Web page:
Recalling History & Stormy Times

“Any organization is better off knowing where it began. In 1965, Eagan had a fledgling department. Before you know it we’re at 40 years and that is really something... to consider how that department is building and living its history every day.”

- Kent Therkelsen, Eagan’s fourth Police Chief

When the Eagan Police Department embarked on its 40th year, Chief Kent Therkelsen had led the department since the retirement of Chief Pat Geagan in 1999. Therkelsen was the first to come from outside of Eagan’s ranks, having been hired from Bloomington.

“When I was hired I had the really nice luxury of stepping into a very stable department with a great reputation, in a community I’d lived in for seven years,” says Therkelsen.

Arguably one of the largest transitions for the Eagan Police Department in its fourth decade was the opening of a joint dispatching center for all Police and Fire services throughout the County in 2007. Although it would take several more years for the ten communities and Dakota County to vote in support of a joint communications center, the idea had its inception with two seemingly unrelated events.

One was the enormous storm of 2000 in which Eagan was deluged by nearly a foot of rain in less than 24 hours, flooding many homes and overwhelming Eagan’s dispatch staff with calls from impacted residents. Therkelsen noted, “If you have four phones that can take calls and 104 people calling,100 people are going to get busy signals, that’s just the reality. Natural disasters always test a dispatch system, no matter how strong it is.”

This test was followed a year later by the September 11, 2001 attack on the World Trade Center. While thousands of miles away, “Apprehension was palpable,” said Therkelsen. “We were literally taking calls on things that wouldn’t have raised an eyebrow the week
before.” Therkelsen believes these distinct events helped address the need for more partnership, better information sharing and the additional shared staff a joint dispatch center could bring.

When the dispatch center opened in 2007, it was with Kent Therkelsen as its Director. This opened the door for a new Chief in Eagan. Jim McDonald, was sworn in on September 5, 2006 and remains Chief today. “Mac” as he’s known, was hired by Eagan’s second Chief, Jay Berthe in 1988 and has spent his entire career with Eagan. 

EPD's Fifth Decade

EPD’s Fifth Decade Puts Technology Forward, Strong Values Above All

Back in 1988, when James (Jim) McDonald considered Eagan for his first Police position, he drove around the community and immediately knew it was a place poised for great growth and opportunity. He clearly remembers the roads. “Pilot Knob and Yankee Doodle were narrow and hilly and jammed with traffic. You could tell this place was just bulging at the seams on the verge of expansion,” he said. “I knew right away this was going to be a vibrant place to be.”

At the time, all new Eagan Police hires started as community service officers (CSO) then, typically spending about six months learning the community, and training. McDonald recalls, “I was only a CSO about three weeks before they handed me the keys to a squad. We were just that busy.”

McDonald was one of the last hires made by Eagan’s second chief Jay Berthe, and the former chief is pretty proud of that, noting, “We always found good people to hire…but I didn’t know then that I was hiring a [future] chief. That’s one of my better accomplishments,” he chuckles.

Through 50 years and five chiefs, hiring good people has remained a top priority. Chief McDonald points to the strong foundation set by Eagan’s first chief. “What we look for [when hiring] is strong values… someone who will do the right thing even when no one’s looking—that hasn’t changed since Martin’s time,” says McDonald. “In the beginning, Martin didn’t have a manual, but what he had was a strong moral compass and I think it still guides this department. He’s the cornerstone.”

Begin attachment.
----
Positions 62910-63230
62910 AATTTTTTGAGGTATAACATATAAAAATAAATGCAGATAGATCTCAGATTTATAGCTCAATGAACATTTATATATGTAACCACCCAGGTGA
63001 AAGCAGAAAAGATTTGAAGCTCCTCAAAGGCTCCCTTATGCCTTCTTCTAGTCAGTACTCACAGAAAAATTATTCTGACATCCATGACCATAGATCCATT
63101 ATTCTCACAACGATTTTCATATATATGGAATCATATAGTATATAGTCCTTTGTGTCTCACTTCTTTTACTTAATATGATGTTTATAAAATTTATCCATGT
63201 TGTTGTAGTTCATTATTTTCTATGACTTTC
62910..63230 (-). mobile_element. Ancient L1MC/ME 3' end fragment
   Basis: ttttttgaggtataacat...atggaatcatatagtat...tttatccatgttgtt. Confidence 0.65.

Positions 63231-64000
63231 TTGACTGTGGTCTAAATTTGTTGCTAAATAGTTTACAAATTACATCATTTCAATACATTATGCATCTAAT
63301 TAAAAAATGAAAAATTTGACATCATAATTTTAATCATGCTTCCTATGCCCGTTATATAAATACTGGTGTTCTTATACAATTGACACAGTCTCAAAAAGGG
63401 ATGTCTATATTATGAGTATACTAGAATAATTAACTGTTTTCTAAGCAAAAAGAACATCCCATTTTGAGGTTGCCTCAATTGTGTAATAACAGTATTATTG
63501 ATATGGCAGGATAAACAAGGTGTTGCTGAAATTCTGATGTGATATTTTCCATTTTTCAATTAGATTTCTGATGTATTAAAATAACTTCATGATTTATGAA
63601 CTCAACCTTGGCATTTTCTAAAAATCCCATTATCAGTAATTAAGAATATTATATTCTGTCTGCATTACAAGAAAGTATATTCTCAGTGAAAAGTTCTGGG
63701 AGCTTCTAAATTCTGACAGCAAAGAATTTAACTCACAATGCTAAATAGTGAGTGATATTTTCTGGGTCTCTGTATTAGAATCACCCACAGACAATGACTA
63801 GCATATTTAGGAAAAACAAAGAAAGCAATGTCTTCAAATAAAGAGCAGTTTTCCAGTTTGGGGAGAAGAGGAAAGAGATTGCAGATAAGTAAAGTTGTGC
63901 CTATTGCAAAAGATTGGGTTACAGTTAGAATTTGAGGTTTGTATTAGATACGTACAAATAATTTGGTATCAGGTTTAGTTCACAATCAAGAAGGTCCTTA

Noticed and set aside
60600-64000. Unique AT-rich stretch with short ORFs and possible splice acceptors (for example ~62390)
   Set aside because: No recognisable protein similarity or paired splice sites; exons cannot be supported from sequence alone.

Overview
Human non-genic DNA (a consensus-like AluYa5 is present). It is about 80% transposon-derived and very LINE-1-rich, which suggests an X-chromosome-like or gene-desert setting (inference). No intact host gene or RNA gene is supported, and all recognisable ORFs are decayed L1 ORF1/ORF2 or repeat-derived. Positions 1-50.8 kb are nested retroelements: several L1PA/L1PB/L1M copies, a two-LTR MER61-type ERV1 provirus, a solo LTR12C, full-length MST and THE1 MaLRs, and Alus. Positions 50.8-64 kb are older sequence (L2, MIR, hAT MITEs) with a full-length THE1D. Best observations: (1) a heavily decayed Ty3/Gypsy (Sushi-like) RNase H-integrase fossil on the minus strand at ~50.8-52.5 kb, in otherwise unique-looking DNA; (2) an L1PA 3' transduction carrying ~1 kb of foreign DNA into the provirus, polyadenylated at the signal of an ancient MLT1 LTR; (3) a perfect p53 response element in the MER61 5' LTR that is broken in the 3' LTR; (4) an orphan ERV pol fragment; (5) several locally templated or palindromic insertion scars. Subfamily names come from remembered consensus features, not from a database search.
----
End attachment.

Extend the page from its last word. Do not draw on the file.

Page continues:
When McDonald was selected as chief in 2006, he says he was honored to be sworn in by “his mentor,” retired Police Chief and Mayor, Pat Geagan. One of his priorities as chief, he said at the time, was to continue to build the geo-policing program, one begun under his predecessor, Chief Kent Therkelsen. Geopolicing relies on the use of technology, tools such as crime mapping and data trends, to assist officers in identifying crime and quality of life issues in their patrol areas.

McDonald, true to his word, grew that program greatly and expanded the department’s use of technology overall. In 2008, he created the Computer Forensic Unit. “There is so much crime now that can be tracked on computers, cell phones, Xboxes, you name it,” McDonald says. “The success in the recent arrests in the Town Hall arson case would not have happened without solid police investigation augmented by tracking activities of the suspects through a variety of technology.”

“When I started, I carried a notepad, we had a 5 channel radio, a map, mace and a revolver,” he said. “Today our squads are equipped with computers with internet capabilities; they connect to local, state and national databases. Officers have cell phones and all of the best technology available.”

The Computer Forensic Unit goes well beyond that. They process crime scenes and uncover digital evidence in the first critical moments of an investigation. The unit has uncovered text messages, GPS data, audio and video evidence, hidden files, communications, documents, social media posts, user files, IP addresses and much more to help track down criminals. It’s the team we need to beat the criminals of today,” says McDonald.

“The City Council has always been very supportive of what we do and has invested in training and equipment. What we have is some of the best around and we’re very appreciative they continue to invest in us,” says McDonald. But above all he credits the residents of Eagan. “I want people who live here to feel safe and for those who interact with this department to leave with the feeling that we are an asset and not a detriment to this community,” says McDonald. “We enjoy very positive ratings in surveys and in national rankings…but I never want to take that for granted.”